Jos Opdeweegh consistently champions the value of long-term thinking and cautions against the pitfalls of short-term solutions. In times of crisis, vision and intention are imperative to prepare for the consequences and opportunities that lie beyond our immediate difficulties.

Uncertainty and unease call for actions that demonstrate purpose and direction. And before any action is even taken, that intention must be established. If purpose is the core plan, then direction is the route for translating that purpose into action. Leaders must create a sense of shared purpose, set the direction of travel and guide behavior towards those goals.

Seek impact, rather than consensus.

Jos Opdeweegh also asserted, “Leadership, almost by definition, will never please all parties, nor is it intended to, but there comes a point when a path must be chosen.” To quote Dr. Martin Luther King, Jr.: “A true leader is not a searcher for consensus but a molder of it.”

Ideally, that consensus should help to shape our actions beyond the immediate hiatus.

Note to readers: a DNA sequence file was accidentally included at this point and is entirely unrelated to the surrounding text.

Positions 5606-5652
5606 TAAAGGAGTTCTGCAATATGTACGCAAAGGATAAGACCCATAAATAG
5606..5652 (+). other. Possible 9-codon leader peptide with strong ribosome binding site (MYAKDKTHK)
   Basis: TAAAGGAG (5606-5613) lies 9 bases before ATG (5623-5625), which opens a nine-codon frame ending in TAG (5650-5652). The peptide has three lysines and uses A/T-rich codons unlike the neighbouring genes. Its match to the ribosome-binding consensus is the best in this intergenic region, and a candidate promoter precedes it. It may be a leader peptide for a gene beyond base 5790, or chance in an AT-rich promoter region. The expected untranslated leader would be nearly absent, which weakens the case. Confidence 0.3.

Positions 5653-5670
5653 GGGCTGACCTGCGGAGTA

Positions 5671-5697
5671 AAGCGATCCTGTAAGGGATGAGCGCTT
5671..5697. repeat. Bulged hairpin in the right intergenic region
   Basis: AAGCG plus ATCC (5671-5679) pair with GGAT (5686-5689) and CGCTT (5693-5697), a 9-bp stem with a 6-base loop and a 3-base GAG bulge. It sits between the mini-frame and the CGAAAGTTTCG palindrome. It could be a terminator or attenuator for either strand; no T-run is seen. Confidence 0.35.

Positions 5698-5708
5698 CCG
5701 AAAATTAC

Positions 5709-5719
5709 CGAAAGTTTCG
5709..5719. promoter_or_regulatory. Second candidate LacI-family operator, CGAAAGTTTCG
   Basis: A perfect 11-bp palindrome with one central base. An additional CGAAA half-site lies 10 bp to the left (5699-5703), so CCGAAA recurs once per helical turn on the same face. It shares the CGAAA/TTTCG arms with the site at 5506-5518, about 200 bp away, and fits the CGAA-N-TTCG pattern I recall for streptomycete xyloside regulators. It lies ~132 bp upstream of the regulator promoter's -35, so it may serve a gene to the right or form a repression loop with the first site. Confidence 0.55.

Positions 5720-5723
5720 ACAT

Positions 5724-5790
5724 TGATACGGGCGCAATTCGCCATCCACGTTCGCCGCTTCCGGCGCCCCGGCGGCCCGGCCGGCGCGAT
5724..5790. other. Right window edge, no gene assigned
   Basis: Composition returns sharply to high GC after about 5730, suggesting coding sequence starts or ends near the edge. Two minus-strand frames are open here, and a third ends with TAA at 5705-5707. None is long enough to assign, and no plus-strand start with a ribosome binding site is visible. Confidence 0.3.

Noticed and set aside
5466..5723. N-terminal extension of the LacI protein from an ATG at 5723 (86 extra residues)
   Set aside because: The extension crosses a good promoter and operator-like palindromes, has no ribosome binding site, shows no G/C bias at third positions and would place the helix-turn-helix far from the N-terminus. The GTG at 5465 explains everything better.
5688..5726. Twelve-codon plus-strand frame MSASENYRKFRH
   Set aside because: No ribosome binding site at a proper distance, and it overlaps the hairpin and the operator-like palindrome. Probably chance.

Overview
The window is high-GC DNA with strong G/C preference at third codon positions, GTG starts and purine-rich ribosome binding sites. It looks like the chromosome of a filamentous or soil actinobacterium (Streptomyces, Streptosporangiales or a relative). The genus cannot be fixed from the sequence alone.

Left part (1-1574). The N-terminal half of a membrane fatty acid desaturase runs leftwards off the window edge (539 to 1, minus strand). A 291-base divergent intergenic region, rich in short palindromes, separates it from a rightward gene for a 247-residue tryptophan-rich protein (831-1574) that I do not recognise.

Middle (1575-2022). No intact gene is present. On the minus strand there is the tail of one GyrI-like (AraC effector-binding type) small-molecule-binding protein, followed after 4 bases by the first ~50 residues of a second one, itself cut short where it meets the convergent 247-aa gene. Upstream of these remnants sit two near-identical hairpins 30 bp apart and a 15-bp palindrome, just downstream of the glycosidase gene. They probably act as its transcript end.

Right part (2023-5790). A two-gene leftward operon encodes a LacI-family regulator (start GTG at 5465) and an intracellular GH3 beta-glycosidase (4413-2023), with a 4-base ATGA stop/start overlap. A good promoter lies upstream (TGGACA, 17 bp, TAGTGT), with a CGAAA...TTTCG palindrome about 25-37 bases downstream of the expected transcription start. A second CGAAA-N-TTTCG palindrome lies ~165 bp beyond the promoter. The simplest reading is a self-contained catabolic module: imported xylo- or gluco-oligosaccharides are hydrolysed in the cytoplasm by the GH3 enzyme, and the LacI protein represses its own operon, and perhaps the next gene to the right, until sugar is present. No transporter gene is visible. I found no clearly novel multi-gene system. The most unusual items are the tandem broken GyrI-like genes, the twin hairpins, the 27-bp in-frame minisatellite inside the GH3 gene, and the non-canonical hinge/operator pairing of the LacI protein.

Opdeweegh suggests the various responses to the dissolution of the Soviet Union, and how the decisions which followed have impacted those countries, are exemplary of the difference between action and avoidance. He points to the stark contrast between the outcome of the bold action taken by Germany in uniting its country and the grim realities of many former Soviet states.

In drawing lessons from the past, it is relevant that Germany acted with speed as well as clarity of vision. And in returning to the present, it is surely significant that organizations that take the most immediate measures, and proactively focus on containment are those that are successful in reducing further damage.

Opdeweegh concludes that in times of real crisis, whatever path is chosen, leaders must offer their constituents hope. “Today – more than at any time in history – we vastly greater potential to communicate and marshal our actions in a coordinated and steadfast manner. ” If we can add hope and the motivation which comes with it, then “leadership becomes the organization’s most powerful tool in tackling the challenges that unfold.”